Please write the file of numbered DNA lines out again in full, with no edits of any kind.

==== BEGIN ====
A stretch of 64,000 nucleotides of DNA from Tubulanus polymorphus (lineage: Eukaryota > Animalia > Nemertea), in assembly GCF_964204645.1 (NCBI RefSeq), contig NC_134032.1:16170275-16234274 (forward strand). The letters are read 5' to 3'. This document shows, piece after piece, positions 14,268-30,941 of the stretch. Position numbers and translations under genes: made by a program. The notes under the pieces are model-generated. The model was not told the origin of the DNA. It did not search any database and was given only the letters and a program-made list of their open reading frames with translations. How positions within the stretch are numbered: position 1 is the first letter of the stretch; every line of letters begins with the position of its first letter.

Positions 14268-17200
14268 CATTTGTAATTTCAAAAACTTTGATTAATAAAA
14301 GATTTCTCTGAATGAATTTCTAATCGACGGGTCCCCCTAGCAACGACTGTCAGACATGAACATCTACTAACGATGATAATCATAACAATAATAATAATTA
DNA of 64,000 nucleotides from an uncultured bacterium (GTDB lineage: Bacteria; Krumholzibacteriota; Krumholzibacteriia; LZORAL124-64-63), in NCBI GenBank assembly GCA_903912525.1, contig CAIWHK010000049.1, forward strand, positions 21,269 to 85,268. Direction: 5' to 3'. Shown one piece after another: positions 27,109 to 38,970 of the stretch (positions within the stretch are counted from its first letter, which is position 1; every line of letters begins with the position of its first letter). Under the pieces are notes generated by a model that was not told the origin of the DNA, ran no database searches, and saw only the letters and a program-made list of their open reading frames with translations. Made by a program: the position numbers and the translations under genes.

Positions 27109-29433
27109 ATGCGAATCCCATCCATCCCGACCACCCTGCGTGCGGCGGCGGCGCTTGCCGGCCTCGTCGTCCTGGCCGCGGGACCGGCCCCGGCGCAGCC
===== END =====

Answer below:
A stretch of 64,000 nucleotides of DNA from Tubulanus polymorphus (lineage: Eukaryota > Animalia > Nemertea), in assembly GCF_964204645.1 (NCBI RefSeq), contig NC_134032.1:16170275-16234274 (forward strand). The letters are read 5' to 3'. This document shows, piece after piece, positions 14,268-30,941 of the stretch. Position numbers and translations under genes: made by a program. The notes under the pieces are model-generated. The model was not told the origin of the DNA. It did not search any database and was given only the letters and a program-made list of their open reading frames with translations. How positions within the stretch are numbered: position 1 is the first letter of the stretch; every line of letters begins with the position of its first letter.

Positions 14268-17200
14268 CATTTGTAATTTCAAAAACTTTGATTAATAAAA
14301 GATTTCTCTGAATGAATTTCTAATCGACGGGTCCCCCTAGCAACGACTGTCAGACATGAACATCTACTAACGATGATAATCATAACAATAATAATAATTA
DNA of 64,000 nucleotides from an uncultured bacterium (GTDB lineage: Bacteria; Krumholzibacteriota; Krumholzibacteriia; LZORAL124-64-63), in NCBI GenBank assembly GCA_903912525.1, contig CAIWHK010000049.1, forward strand, positions 21,269 to 85,268. Direction: 5' to 3'. Shown one piece after another: positions 27,109 to 38,970 of the stretch (positions within the stretch are counted from its first letter, which is position 1; every line of letters begins with the position of its first letter). Under the pieces are notes generated by a model that was not told the origin of the DNA, ran no database searches, and saw only the letters and a program-made list of their open reading frames with translations. Made by a program: the position numbers and the translations under genes.

Positions 27109-29433
27109 ATGCGAATCCCATCCATCCCGACCACCCTGCGTGCGGCGGCGGCGCTTGCCGGCCTCGTCGTCCTGGCCGCGGGACCGGCCCCGGCGCAGCC